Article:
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Design for Dreaming


The Design for Dreaming workshops were organized in collaboration with the small world project in Hong Kong. During these workshops, pupils learned how to create a storyboard based on pre-existing movie shots. The aim was to give children  the opportunity to gain independence from prescribed moving images and to express their imagination. Here are their videos and a description of how it all happened.

Initially, the Design for Dreaming workshop was a one-time event organized for the Dreams of Progress exhibition. The project started when Rossella Black from the Westminster Reference Library asked for a workshop concept that could fit in with Children’s Art Day 2009. I suggested a storyboarding workshop, inspired by the collaborative project ‘Same video, different use’ from the video artist Remyyy. Here is how it went.

Everyone listening at the story of the second group.
Everyone listening to the story of the second group (London’s first workshop)

A little later, I was contacted by Nathan Johnston from the small world project, which is a group of very dynamic people organizing media-arts workshops that allow pupils to creatively share their world. They liked the concept and proposed to use the same format with a class of Hong Kong pupils. English was not the first language of the Hong Kong secondary school students (ages 12-16), which added a new dimension to the exercise. I wrote a step-by-step documentation of the workshop and sent Nathan all the material.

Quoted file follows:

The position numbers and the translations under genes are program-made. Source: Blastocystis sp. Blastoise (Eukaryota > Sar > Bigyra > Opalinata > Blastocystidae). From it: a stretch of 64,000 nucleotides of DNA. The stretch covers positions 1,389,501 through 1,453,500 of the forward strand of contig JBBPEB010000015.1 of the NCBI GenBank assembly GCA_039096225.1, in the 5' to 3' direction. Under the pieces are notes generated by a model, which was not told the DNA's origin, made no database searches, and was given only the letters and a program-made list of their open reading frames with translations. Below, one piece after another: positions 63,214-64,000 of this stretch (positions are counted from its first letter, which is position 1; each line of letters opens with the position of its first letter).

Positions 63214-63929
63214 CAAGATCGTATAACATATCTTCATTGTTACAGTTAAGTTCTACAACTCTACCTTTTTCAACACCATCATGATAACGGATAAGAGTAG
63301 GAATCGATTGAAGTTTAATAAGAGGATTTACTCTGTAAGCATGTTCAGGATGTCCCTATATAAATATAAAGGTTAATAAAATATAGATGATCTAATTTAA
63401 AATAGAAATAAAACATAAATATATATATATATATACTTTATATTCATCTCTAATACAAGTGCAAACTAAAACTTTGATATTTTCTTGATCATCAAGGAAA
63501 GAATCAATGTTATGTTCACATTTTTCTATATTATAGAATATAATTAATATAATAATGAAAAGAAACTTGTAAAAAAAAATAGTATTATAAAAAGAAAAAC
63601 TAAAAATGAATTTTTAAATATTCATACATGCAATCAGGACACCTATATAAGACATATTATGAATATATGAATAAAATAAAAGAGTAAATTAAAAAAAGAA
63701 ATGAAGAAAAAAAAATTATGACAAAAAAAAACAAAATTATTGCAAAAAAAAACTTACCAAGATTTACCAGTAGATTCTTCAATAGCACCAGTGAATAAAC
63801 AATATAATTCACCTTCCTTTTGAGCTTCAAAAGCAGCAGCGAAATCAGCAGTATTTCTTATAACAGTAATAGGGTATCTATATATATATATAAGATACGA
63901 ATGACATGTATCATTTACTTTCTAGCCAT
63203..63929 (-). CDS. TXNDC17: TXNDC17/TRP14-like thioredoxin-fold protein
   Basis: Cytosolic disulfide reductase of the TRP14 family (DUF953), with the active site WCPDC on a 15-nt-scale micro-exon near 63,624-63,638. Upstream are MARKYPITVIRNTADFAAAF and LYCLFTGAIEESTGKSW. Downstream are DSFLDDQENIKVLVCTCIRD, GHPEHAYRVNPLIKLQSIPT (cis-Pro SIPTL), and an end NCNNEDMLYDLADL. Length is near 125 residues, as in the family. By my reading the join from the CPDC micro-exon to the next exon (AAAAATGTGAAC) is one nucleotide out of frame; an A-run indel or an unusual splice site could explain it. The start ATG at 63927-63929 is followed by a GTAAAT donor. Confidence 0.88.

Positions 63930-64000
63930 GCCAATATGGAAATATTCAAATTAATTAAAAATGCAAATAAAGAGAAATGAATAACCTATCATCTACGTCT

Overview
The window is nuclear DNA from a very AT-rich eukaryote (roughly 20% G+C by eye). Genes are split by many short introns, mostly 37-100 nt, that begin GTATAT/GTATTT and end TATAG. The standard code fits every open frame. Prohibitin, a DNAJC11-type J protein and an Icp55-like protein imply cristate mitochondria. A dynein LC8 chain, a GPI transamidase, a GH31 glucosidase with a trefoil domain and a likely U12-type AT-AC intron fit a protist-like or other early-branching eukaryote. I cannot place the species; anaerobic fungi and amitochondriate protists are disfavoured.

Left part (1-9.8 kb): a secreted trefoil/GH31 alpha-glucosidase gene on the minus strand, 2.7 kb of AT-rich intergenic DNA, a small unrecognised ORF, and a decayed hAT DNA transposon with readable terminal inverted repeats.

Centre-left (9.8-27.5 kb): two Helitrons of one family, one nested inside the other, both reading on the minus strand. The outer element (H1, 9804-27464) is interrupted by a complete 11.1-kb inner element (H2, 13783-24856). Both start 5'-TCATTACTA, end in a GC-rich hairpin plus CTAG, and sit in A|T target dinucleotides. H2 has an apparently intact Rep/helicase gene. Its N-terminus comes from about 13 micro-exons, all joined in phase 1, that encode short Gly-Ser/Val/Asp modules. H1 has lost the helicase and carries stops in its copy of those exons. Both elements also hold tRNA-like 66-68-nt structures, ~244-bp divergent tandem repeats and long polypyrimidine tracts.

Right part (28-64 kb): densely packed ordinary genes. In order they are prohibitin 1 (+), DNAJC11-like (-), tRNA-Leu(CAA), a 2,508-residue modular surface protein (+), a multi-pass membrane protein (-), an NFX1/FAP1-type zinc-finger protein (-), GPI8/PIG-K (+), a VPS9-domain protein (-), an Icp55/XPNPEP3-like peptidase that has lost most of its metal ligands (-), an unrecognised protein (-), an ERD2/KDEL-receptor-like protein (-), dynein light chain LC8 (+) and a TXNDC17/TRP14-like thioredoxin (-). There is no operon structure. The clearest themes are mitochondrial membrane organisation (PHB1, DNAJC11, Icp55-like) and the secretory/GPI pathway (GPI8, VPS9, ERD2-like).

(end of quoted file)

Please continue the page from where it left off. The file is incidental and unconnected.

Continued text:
A group debating a scene of the storyboard
A group debating a scene of the storyboard (Hong Kong’s workshop)

Children were first presented with the Design for Dreaming video. They were then split into small groups, each having in front of them a little less than a hundred printed images representing scenes from the movie. The groups had about an hour to create their own storyboard, made of scenes from the original movie and texts that they could add in between. Asides from the fun and practical experience gained from the workshop, the children also learned how the same video footage can be sequenced to create many different stories, that what is showed every day on television is not an exact representation of reality but the result of a montage. Here are some examples of what they did. You can find all the videos in the Small World Vimeo group.

Design for Dreaming – Children’s Art Day 2009 from Christophe Bruchansky on Vimeo.

A Surprise in the Night from therese on Vimeo.

The Dream Came True from Nathan Johnston on Vimeo.

One of the most valuable parts of this collaboration was for me to share post-workshop lessons with Nathan Johnston. Both in Hong Kong and London, we saw how it was a big step for children to understand that they can manipulate movie shots and create a storyline different from the video they have just seen. But it required only a little perseverance to see them thinking  independently. Also, the original Design for Dreaming video and its dreamy images helped the children unleash their creativity without being too restricted by rationality.